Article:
Phenolics and Other Aromatic Compounds

Several mushrooms produce chlorinated phenolic compounds which often exhibit antimicrobial properties (Figure 1). For example, 2-chloro-4-nitrophenol (4) from the carrot truffle (Stephanospora caroticolor, Figure 2) is released from the storage precursor stephanosporin (1) after tissue wounding and serves the gasteromycete as an effective fungicide. Interestingly, 2-chloro-4-nitrophenol (4) has been used previously for leather conservation and seed protection. Another aromatic chloro derivative pterulinic acid (6) isolated from a mycelial culture of a Pterula species exhibits antifungal properties by acting as inhibitor of the NADH:ubiquinone oxidoreductase. 4-Chloro-3-methoxybenzaldehyde (5) isolated from cultures of Lepista diemii has antibacterial potential that may help the mushroom deter unwanted microorganisms from its surrounding.

Several higher fungi of the family Tricholomataceae such as the pinecone cap (Strobilurus tenacellus) produce compounds that very efficiently prevent the growth of other fungi in their surrounding. This observation led to the discovery of strobilurins, for example, strobilurin A (7), that turned out to be highly active fungicides which served as lead structures for a new class of commercially widely used fungicides. It has also been shown that stro-bilurins are produced by the fungi in vivo in amounts high enough to prevent growth of competitors proving their ecological relevance. Strobilurins interfere with the respiratory chain of fungi by inhibition of the cytochrome bci complex. The E-S-methoxyacrylate structure element of strobilurins has been established as their crucial active principle. For their own resistance against strobilurins, strobilurin-producing fungi adapted their cytochrome bc1 complexes by point mutations of only a few amino acids.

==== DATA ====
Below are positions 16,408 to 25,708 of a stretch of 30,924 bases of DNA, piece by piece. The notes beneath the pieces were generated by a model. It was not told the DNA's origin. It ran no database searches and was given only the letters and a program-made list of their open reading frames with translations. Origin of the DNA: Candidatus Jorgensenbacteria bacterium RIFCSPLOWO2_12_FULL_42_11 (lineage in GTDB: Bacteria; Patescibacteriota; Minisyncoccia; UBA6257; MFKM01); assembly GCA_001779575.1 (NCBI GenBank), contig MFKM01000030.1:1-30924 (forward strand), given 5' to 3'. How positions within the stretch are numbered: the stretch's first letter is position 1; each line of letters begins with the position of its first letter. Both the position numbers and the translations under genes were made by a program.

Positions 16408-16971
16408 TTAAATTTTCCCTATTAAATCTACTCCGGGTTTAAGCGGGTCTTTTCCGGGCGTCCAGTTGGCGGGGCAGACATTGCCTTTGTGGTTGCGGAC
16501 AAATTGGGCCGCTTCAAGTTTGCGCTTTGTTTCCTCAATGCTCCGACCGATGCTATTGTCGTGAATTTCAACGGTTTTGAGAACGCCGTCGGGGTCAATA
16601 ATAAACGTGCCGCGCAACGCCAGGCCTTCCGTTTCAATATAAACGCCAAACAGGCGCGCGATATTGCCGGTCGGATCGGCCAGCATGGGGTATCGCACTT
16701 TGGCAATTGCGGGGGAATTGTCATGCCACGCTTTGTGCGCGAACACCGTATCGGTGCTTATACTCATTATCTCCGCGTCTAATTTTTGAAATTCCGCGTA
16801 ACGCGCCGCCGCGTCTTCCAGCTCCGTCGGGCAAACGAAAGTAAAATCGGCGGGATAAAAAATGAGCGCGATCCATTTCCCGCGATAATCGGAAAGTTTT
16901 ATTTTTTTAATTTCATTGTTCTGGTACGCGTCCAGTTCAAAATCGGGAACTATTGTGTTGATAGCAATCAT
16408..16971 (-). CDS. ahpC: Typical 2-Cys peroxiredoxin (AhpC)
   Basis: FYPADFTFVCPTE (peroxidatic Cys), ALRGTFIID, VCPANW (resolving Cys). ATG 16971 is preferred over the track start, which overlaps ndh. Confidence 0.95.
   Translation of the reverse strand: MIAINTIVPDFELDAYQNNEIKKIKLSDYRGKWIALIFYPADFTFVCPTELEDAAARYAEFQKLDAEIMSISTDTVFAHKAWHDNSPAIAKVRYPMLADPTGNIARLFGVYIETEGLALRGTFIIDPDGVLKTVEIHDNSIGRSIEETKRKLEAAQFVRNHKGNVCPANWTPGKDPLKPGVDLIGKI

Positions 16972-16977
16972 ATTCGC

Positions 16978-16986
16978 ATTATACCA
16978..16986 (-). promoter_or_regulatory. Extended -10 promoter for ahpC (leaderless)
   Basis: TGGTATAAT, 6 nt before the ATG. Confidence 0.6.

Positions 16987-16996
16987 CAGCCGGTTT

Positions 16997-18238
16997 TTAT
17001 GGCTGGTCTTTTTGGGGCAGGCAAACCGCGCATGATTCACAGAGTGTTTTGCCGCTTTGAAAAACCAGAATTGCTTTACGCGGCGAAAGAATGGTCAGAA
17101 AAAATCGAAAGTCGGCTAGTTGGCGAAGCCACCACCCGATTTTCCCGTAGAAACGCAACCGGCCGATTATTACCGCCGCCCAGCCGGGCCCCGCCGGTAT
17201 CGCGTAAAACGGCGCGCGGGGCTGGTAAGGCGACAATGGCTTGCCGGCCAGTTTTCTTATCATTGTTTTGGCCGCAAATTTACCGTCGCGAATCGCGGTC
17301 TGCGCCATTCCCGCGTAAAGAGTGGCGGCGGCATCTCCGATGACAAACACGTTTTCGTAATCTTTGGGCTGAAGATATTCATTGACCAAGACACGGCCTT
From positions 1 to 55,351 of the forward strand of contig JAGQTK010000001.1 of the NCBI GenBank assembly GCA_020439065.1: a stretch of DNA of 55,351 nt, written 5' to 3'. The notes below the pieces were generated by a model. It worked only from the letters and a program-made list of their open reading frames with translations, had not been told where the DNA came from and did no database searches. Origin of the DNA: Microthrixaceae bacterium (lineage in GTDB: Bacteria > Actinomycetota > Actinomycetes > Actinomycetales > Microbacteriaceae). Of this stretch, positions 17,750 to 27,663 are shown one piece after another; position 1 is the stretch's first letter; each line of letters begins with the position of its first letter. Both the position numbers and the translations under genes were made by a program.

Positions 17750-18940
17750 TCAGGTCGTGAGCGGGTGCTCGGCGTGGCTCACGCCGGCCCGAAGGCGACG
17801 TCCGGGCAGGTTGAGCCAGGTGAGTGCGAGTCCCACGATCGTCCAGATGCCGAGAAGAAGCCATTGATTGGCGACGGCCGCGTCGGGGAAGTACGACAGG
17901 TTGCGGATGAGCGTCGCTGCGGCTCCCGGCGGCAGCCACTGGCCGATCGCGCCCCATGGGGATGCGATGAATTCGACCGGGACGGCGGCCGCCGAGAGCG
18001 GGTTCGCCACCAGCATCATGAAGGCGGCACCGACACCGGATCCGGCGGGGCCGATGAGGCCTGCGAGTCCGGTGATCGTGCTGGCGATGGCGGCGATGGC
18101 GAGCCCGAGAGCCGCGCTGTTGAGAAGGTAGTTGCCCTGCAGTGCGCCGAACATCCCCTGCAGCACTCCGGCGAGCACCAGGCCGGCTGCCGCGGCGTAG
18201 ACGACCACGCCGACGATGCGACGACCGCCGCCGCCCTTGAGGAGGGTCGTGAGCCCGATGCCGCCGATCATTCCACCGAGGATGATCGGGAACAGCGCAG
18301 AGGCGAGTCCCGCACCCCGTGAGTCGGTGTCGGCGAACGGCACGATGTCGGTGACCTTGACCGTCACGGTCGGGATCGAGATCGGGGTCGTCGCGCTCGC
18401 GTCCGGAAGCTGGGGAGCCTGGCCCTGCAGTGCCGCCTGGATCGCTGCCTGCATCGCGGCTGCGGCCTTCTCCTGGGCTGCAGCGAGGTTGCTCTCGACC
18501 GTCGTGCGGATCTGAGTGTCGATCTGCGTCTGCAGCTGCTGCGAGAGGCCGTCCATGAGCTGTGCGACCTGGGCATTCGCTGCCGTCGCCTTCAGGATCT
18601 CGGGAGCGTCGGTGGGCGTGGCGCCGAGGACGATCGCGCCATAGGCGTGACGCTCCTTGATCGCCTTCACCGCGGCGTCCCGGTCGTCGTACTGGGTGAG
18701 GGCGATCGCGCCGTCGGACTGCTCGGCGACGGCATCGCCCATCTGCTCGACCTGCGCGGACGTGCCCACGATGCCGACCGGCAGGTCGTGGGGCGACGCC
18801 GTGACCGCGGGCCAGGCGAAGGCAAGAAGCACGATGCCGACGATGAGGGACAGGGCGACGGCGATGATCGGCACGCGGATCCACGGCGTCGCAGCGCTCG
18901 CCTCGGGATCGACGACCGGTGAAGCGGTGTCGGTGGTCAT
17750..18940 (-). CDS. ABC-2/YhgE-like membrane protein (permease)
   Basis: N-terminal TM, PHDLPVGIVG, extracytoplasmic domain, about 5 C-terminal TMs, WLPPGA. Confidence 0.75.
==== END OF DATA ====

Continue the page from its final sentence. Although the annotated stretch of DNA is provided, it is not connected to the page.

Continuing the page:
The fruiting bodies of the velvet pax Paxillus atroto-mentosus contain esterified leucomentins, such as 8, that are readily oxidized to flavomentins, such as 9; the esters easily undergo hydrolysis followed by epoxide opening finally yielding osmunda lactone (10). The lactone 10 is a potent insect antifeedant which explains why the fungus is not attacked by insects. Accordingly the phenolic fla-vomentin 9 may also exhibit antifeedant properties similar to phenolic compounds known from plants (see Plant Defense).

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